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On le sait, les paradis fiscaux nous dépossèdent d'une large part des impôts qui DEVRAIENT NORMALEMENT être payés par les super-riches.
Cet article du Guardian nous permet de mieux comprendre l'ampleur du vol collectif contre les pays du monde entier. Les seuls gagnants sont, bien entendu, les paradis fiscaux.
N'oubliez pas de regarder la carte géographique qui montre d'où l'argent part et où il aboutit (dans les paradis fiscaux, bien entendu)...
Wealth doesn't trickle down – it just floods offshore, new research reveals
A far-reaching new study suggests a staggering $21tn in assets has been lost to global tax havens. If taxed, that could have been enough to put parts of Africa back on its feet – and even solve the euro crisis.
guardian.co.uk, Saturday 21 July 2012 21.00 BST
The world's super-rich have taken advantage of lax tax rules to siphon off at least $21 trillion, and possibly as much as $32tn, from their home countries and hide it abroad – a sum larger than the entire American economy.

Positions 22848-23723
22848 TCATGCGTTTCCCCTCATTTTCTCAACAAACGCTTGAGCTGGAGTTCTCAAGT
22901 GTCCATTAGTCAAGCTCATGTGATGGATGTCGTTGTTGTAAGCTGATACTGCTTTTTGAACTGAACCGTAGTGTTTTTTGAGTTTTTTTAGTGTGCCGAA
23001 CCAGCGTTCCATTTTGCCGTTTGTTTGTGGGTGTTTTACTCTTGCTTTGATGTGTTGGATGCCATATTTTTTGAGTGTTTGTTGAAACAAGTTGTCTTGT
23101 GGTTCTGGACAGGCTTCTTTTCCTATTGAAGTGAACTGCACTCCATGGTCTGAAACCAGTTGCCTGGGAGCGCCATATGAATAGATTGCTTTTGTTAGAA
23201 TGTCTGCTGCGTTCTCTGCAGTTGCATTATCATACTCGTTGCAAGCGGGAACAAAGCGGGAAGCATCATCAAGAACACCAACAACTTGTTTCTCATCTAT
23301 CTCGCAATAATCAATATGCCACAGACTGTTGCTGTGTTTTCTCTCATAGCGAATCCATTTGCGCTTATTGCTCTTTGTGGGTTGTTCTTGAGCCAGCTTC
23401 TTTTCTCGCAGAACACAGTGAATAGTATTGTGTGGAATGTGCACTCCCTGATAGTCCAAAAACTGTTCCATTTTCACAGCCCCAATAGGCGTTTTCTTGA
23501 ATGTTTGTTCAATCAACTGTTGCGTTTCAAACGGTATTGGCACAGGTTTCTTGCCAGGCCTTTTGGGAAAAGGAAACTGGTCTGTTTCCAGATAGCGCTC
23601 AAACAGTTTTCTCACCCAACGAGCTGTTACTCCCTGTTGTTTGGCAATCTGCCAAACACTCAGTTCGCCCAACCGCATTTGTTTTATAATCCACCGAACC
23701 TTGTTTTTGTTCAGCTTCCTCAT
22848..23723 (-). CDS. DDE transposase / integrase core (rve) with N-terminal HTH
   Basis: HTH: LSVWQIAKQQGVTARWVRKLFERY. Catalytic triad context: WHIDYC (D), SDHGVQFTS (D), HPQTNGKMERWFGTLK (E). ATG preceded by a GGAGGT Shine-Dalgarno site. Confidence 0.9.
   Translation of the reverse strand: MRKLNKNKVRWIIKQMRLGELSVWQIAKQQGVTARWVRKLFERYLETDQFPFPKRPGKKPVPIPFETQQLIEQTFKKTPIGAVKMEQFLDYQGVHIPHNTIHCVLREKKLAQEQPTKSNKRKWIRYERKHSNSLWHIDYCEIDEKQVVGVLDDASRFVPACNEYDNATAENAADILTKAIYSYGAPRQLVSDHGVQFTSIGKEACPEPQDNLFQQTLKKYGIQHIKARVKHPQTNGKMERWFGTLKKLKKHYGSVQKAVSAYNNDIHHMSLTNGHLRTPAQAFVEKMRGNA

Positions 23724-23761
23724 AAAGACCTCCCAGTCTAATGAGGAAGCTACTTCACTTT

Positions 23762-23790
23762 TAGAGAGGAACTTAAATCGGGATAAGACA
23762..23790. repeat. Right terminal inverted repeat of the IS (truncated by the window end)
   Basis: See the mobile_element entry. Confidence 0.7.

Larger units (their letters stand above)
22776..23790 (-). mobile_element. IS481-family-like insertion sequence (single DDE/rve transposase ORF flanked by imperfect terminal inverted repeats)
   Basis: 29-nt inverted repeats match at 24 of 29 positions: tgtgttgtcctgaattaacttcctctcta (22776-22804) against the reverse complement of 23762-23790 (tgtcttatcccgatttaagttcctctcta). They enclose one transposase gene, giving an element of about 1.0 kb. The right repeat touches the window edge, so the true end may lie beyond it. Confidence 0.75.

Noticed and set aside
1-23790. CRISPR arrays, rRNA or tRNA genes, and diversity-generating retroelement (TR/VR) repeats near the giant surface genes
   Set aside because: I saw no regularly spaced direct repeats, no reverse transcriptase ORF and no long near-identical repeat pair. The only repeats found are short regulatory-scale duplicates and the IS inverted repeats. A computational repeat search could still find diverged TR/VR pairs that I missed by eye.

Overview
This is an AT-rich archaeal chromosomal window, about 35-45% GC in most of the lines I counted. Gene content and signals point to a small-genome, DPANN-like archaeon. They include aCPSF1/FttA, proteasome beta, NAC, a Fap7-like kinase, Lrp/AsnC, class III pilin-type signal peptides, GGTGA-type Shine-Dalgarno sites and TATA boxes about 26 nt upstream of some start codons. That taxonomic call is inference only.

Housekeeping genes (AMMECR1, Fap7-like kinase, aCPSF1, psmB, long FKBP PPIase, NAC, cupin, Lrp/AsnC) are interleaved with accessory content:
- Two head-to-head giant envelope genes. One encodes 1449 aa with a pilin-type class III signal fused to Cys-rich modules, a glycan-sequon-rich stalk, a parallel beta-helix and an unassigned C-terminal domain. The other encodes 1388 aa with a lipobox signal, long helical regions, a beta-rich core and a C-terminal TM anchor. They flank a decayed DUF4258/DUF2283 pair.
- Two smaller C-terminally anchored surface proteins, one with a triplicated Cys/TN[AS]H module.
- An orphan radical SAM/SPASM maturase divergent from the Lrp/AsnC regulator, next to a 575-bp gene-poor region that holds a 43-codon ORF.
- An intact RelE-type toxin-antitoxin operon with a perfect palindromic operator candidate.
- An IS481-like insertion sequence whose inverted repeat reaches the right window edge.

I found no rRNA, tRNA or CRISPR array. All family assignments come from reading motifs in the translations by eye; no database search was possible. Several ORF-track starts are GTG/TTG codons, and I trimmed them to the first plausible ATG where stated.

James Henry, a former chief economist at consultancy McKinsey and an expert on tax havens, has conducted groundbreaking new research for the Tax Justice Network campaign group – sifting through data from the Bank for International Settlements (BIS), the International Monetary Fund (IMF) and private sector analysts to construct an alarming picture that shows capital flooding out of countries across the world and disappearing into the cracks in the financial system.
Comedian Jimmy Carr became the public face of tax-dodging in the UK earlier this year when it emerged that he had made use of a Cayman Islands-based trust to slash his income tax bill.
But the kind of scheme Carr took part in is the tip of the iceberg, according to Henry's report, entitled The Price of Offshore Revisited. Despite the professed determination of the G20 group of leading economies to tackle tax secrecy, investors in scores of countries – including the US and the UK – are still able to hide some or all of their assets from the taxman.
"This offshore economy is large enough to have a major impact on estimates of inequality of wealth and income; on estimates of national income and debt ratios; and – most importantly – to have very significant negative impacts on the domestic tax bases of 'source' countries," Henry says.